David Harsanyi

Imagine that. The most expensive social experiment in American history -- one that will cost taxpayers more than both the Iraq and Afghanistan wars combined -- was allotted less then a single day of debate in Congress.

How many speed-reading whiz kid representatives do you think slogged past their own pork to read the entire 647, or so, pages of the "stimulus" menu?

This week, more than 200 notable economists -- including three Nobel laureates -- signed an open letter in The New York Times challenging Barack Obama's false suggestion that all economists agree a bailout is needed. It was entitled "With all due respect Mr. President, that is not true."

So though Nobel laureates can't reach anything resembling a consensus, your former community-organizing/car-dealing/ambulance-chasing congressman has the intellectual capacity to digest a $900 billion piece of legislation in mere days. Amazing.

Obama, despite his promise to employ a new kind of politics and thoughtful deliberation, already has unsheathed the panic-mongering to get things moving. We must react swiftly, the president warns, for "all those who live in fear that their job will be next on the cutting blocks." Or in other words, we have nothing to fear other than fear itself.

Yes, $400 million for STD prevention will save your job. A $34 million remodeling of the Department of Commerce, $150 million for honeybee insurance, and the hundreds of billions in new government growth, you are led to believe, will create economic growth faster than a similar-sized business or payroll tax cut.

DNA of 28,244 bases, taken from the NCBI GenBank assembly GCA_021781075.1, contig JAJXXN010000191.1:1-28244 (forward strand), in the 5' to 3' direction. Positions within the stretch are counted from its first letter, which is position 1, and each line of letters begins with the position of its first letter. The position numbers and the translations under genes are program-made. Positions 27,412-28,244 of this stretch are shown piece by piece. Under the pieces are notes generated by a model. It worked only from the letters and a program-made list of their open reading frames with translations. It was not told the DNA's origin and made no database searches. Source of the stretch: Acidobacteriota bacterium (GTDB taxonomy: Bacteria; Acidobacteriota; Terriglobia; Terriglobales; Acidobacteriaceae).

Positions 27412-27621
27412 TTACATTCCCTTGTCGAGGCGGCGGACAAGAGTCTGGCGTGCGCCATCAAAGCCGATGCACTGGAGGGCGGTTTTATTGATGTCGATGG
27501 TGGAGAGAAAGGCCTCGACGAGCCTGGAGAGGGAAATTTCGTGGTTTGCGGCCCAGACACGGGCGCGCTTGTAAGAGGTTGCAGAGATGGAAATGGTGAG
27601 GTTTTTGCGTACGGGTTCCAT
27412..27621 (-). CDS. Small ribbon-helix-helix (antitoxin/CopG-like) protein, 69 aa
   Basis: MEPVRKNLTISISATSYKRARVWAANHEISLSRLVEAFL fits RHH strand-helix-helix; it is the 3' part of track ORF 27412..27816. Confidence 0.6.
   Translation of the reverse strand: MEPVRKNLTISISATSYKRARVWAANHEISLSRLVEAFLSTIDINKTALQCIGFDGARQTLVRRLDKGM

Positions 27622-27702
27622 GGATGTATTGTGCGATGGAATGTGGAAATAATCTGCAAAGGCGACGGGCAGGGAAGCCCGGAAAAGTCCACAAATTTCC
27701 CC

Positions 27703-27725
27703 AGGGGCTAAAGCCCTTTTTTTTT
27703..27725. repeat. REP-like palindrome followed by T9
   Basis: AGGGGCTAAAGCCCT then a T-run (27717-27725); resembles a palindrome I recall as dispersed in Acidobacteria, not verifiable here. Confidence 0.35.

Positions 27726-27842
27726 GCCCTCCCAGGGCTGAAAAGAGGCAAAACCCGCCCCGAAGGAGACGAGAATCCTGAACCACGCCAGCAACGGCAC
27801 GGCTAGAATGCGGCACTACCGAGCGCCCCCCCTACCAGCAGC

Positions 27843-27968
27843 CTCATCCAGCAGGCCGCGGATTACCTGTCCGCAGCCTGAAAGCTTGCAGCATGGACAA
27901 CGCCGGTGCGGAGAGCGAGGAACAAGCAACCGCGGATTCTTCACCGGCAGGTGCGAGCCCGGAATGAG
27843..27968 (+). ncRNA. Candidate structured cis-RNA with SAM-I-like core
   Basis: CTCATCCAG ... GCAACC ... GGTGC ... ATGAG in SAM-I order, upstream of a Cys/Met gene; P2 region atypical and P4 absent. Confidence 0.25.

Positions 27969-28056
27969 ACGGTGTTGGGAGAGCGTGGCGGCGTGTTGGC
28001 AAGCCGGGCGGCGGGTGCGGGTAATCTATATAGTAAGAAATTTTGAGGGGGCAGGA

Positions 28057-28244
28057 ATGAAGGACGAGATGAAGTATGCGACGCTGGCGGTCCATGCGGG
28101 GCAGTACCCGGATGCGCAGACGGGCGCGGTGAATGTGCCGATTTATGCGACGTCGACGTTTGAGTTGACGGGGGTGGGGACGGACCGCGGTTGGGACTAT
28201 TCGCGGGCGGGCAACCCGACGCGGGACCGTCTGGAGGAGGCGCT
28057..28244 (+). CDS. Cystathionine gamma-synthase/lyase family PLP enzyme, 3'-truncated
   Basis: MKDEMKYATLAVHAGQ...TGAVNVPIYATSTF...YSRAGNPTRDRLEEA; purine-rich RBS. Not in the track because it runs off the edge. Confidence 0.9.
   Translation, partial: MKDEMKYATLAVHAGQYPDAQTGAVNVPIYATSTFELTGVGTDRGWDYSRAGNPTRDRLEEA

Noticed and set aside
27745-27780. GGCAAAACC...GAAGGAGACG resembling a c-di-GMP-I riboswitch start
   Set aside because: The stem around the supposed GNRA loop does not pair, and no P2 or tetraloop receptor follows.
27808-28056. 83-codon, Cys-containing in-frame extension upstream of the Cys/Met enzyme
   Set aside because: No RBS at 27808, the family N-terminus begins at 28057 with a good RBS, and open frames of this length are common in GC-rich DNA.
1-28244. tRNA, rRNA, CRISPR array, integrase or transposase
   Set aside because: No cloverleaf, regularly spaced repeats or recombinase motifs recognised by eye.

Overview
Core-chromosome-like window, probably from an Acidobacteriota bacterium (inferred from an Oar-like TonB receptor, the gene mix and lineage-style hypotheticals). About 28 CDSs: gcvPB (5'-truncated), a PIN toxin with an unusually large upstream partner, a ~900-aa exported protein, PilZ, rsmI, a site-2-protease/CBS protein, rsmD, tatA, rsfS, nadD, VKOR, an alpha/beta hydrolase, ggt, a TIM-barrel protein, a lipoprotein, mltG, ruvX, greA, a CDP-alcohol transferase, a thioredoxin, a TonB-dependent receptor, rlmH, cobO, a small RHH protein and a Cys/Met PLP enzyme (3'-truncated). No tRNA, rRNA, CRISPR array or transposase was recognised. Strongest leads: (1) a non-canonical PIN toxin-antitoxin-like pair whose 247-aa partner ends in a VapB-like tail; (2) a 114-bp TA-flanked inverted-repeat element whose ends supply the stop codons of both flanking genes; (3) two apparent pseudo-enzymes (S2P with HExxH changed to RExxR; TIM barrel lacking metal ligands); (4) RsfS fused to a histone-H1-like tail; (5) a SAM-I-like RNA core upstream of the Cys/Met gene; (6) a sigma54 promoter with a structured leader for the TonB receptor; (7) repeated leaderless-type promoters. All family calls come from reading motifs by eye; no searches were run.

When Obama, who also promised to transcend partisanship, can't find a single House Republican to vote for his bill (surreal as it was to watch the opposition finally locate its spine), maybe it's time for a GOP furlough. After all, you found your principles six years too late. You are now a member of a governing body that can't even be bothered to debate a massive piece of trans-generational legislation.

Don't ask questions. And if you do, be prepared for an answer so painfully juvenile that it can be boiled down to this: "Doing something is better than nothing." Do liberals really believe doing something is always better? Was doing something in Iraq better than doing nothing?


David Harsanyi

David Harsanyi is a senior editor at The Federalist and the author of "The People Have Spoken (and They Are Wrong): The Case Against Democracy." Follow him on Twitter @davidharsanyi.


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